Jacob mentioned that he does not use the 1080 as a timing system because his athletes are so dialed-in that the belt throws them off, and it may get in their head. I felt like I was experiencing the same thing with my hockey players—despite wearing tons of equipment, they were using the belt as a crutch for a potentially poor time. Therefore, we used their loops instead.
First, this experience reestablished in my mind how much athletes love to compete. Whenever a time or certain metric is put to a sprint, everyone competes. Whatever you make a big deal out of, the athletes make a big deal out of.
Resisted sprinting also proved to be extremely valuable for improving acceleration. Sprinting in first gear, dropping the belt, and having it retract is a very efficient way to run larger groups through on the 1080 Sprint. It gives the tablet operator time to click to the next athlete and add or subtract necessary resistance.Sprinting in first gear, dropping the belt, and having it retract is a very efficient way to run larger groups through on the 1080 Sprint. Click To Tweet
Finally, it seems the forces produced on the ice are similar to the forces being produced off the ice in a 10-meter sprint. This further leads me to believe there is a direct transfer between off-ice and on-ice speed.
Thoughts for the Future
As I look ahead, over the summer I plan to utilize more of the overspeed capabilities of the 1080 Sprint. Keep in mind we were in-season this entire semester. The last thing I could do is risk injury. This summer, I planned to have one or two days where we sprinted overspeed.
On ice, I plan to distinguish training and testing days. On testing days, I may pull the timing system back out for ease of setup and efficiency in running athletes through. On the training days, I may set the 1080 up on a bench and only have players skate 10-15 meters, or the width of the ice. This will make it easier and faster to get it out there, set it up, get the training in, and then I may easily close the bench door. With that setup, I may be able to get players through for 20 minutes before or after a practice.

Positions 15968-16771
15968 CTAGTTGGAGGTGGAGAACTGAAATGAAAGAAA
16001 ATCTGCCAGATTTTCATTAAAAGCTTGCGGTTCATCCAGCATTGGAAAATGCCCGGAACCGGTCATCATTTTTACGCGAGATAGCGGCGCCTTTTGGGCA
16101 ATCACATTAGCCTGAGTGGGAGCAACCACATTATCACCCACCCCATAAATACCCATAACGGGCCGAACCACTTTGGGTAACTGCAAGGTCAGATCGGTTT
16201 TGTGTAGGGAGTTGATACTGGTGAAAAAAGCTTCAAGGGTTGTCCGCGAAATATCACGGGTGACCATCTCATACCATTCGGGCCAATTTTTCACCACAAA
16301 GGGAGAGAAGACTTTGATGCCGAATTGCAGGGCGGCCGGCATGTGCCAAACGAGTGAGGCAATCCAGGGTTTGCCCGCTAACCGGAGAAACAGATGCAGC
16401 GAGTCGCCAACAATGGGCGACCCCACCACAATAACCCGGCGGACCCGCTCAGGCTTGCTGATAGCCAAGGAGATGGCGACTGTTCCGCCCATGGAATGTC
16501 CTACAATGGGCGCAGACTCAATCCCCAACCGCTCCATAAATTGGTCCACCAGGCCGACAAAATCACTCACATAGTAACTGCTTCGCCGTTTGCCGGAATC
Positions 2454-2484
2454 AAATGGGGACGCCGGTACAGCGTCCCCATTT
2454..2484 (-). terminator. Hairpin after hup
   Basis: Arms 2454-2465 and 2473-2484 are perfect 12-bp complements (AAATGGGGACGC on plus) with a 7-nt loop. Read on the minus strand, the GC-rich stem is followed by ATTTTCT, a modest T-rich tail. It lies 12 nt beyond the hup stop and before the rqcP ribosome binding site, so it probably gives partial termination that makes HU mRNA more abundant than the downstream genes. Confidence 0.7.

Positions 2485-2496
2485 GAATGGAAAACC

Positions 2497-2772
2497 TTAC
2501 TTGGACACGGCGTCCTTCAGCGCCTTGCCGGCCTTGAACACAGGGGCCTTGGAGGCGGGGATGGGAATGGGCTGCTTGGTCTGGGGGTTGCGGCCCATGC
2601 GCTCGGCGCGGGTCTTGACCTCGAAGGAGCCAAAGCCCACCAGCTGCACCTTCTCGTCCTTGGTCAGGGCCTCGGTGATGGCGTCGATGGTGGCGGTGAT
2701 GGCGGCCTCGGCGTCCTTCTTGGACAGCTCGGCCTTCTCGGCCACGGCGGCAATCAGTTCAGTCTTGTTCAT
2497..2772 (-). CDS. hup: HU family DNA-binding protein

Other considerations are, what happens when COVID-19 restrictions are over? How will I use this when I have my full 24-26 man/woman roster? For now, I am thinking of something like splitting the team into two groups: one group for speed and power focus, and the other for strength and accessory work.
For those wondering about the results of the teams at the end of the semester, the men’s team lost in the semifinals and the women won. Top 4 and National Champions. Not too bad.
*Author’s Note: Fortunately, through a miracle, Dr. Jared Hornsby of the Allied Health Professions Department reached out in Summer 2020 and asked if we would be interested in conducting research using a 1080 Sprint. I said yes. Through Dr. Hornsby‘s hard work, and convincing my AD it was worth the investment, my 1080 arrived on campus a few months later. I’m very grateful to Dr. Hornsby for his efforts on our behalf.